Schools could do considerably more to support in-year admissions and high-mobility learners, explains Rob Webster
The lives of many vulnerable children and young people are defined by turbulence and instability.
For those living in care, the much-needed but taken-for-granted steadiness and normality their peers experience is in short supply. Announcing last week’s annual Stability Index, the children’s commissioner Anne Longfield revealed that more than 3,000 “pinball kids” as she called them moved home at least four times in the past two years, and about 2,500 children moved five or more times in three years.
As these moves are usually some miles apart, relocation often means transferring to a new school during the school year.
Looked-after learners and other regular movers, including children from gypsy, Roma and traveller communities, refugees, and those with parents in the armed forces, are disproportionately represented in the statistics for in-year admissions. Sixty-one per cent of in-year movers are either eligible for the pupil premium, are identified as having special educational needs, or both.
Children in care who move school mid-year are twice as likely to move again the following year.
Some moves are, of course, necessary and successful, but research suggests the impact of repeatedly relocating and moving schools at non-standard times is acute. High-mobility learners are less likely to achieve in their formal key stage one assessments, compared with children who stay put. And only 27 per cent of pupils who move schools three times or more during their secondary school career achieve five good GCSEs, compared with the national average of 60 per cent.
Whenever admission takes place, schools can unwittingly compound the effects of being a high-mobility learner by treating them as guests to be hosted before they move on again and become someone else’s responsibility. Uncertainty over their length of stay may cause schools to withhold efforts and resources to address the educational, emotional and social effects of constant uprooting and resettlement.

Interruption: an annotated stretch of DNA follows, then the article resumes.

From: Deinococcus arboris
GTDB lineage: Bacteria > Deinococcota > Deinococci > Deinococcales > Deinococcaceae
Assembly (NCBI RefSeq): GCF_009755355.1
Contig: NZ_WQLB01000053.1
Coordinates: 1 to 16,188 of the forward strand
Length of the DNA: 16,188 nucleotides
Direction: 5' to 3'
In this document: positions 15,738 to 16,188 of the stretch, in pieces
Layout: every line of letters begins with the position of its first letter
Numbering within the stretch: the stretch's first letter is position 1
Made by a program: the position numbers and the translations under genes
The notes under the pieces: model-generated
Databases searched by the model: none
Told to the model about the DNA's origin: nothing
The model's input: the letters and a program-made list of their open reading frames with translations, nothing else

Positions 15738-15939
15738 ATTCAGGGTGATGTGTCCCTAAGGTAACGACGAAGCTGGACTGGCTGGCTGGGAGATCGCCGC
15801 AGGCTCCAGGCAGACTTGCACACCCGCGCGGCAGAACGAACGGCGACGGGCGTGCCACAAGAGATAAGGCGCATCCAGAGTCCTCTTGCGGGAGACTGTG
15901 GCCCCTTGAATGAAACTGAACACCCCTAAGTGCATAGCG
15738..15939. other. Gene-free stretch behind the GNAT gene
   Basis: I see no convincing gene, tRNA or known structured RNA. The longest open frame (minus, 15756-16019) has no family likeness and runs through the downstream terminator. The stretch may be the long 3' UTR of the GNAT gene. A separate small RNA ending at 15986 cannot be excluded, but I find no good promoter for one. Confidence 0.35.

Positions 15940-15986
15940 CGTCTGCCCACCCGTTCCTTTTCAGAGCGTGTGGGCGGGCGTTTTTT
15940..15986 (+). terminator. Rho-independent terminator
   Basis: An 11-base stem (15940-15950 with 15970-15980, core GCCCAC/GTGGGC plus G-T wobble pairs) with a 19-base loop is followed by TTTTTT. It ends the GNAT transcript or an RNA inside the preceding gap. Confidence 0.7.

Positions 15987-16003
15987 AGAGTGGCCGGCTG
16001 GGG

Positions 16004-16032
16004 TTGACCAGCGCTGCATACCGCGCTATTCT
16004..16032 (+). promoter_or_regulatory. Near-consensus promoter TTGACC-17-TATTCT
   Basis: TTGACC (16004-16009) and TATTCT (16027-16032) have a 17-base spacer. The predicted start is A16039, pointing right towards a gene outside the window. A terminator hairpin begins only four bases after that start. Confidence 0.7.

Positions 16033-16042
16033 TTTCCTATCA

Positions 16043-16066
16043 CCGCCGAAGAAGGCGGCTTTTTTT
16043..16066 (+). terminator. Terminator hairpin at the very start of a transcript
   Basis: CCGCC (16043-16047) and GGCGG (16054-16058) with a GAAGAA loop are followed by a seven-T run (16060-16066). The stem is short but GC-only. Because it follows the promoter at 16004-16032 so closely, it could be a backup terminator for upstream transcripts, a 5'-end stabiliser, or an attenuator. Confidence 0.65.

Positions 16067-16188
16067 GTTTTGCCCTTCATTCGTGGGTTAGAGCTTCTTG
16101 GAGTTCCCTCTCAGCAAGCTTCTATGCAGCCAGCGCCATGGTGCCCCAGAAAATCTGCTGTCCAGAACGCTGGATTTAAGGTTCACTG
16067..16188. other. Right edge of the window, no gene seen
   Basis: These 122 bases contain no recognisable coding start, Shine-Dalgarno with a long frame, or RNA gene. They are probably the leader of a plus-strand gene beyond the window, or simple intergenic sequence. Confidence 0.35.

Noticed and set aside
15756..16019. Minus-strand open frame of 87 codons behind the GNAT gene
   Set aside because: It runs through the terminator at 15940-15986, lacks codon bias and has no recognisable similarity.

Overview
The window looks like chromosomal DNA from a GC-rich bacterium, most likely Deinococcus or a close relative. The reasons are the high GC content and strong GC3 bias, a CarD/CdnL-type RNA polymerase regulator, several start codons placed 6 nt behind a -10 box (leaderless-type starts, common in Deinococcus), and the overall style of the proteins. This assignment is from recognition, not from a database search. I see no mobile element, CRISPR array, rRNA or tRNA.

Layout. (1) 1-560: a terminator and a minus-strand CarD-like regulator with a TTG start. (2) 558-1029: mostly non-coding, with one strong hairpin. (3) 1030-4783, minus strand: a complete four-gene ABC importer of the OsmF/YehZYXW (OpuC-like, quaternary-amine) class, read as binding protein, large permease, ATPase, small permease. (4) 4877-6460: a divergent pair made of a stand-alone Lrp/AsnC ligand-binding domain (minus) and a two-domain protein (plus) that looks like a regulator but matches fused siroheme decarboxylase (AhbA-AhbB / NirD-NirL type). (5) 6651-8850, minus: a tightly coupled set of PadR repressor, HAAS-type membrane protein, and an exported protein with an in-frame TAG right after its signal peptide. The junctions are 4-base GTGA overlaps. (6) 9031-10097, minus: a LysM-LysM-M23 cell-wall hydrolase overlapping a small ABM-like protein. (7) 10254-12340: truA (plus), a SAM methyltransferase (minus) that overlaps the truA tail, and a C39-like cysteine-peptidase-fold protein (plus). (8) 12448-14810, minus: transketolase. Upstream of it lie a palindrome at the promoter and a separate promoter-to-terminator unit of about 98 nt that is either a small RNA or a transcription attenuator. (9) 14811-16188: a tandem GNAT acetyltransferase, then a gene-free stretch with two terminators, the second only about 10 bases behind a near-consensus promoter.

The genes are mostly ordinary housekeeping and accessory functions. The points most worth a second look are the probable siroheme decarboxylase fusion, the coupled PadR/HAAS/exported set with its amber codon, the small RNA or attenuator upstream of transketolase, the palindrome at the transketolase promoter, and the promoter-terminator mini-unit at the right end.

So what can schools do to support high-mobility learners and ease the process of mid-year transfers?
1. Own the transfer process Take responsibility for overseeing transfers. Create a checklist of essential documentation you require from the child’s current school and a timeline against which key actions must be completed. Develop a similar handover process to assist the transfer of children from your school to another setting.
2. Be proactive
Relocation means families can go temporarily off grid. It takes time to sort out a new landline and redirect post. Get as many means of contact as possible early in the transfer process. Make regular contact with any updates.
3. Appoint a transfer champion Establish a principal point of contact for everyone involved in the transfer: the family, the pupil’s current school and, where appropriate, social services. Clusters of schools could share someone and co-fund their time using pupil premium.
Where possible, organise frequent pre-transfer visits. Begin by meeting the child in their current setting. This is important for those who experience anxiety, have an autism spectrum condition or who may have difficulty trusting new adults. Consider making a short video introducing your school to share online. Ensure newcomers can access well-being support and maybe buddy them up with another pupil who can show them the ropes.
5. Build the learning and support package
Ask the child’s current school for workbooks and assessments so you can construct a learning package to meet their attainment profile. Move anxiety can affect outcomes, so if you need to carry out any formal assessments, allow time for settling in. Take advice from your staff about how new starters are coping and plan accordingly. Make provisions for secondary-age learners to continue studying qualifications they have already started.
School is an essential constant in the lives of disadvantaged learners. It is important to recognise that high mobility means even these environments can become unstable. Every day these pupils do not attend school is as critical to their life chances as the days that they do. Robust routines can limit the worst effects of relocation and ensure these learners thrive and achieve – however long they stay.
Rob Webster is a Senior researcher at the UCL Centre for Inclusive Education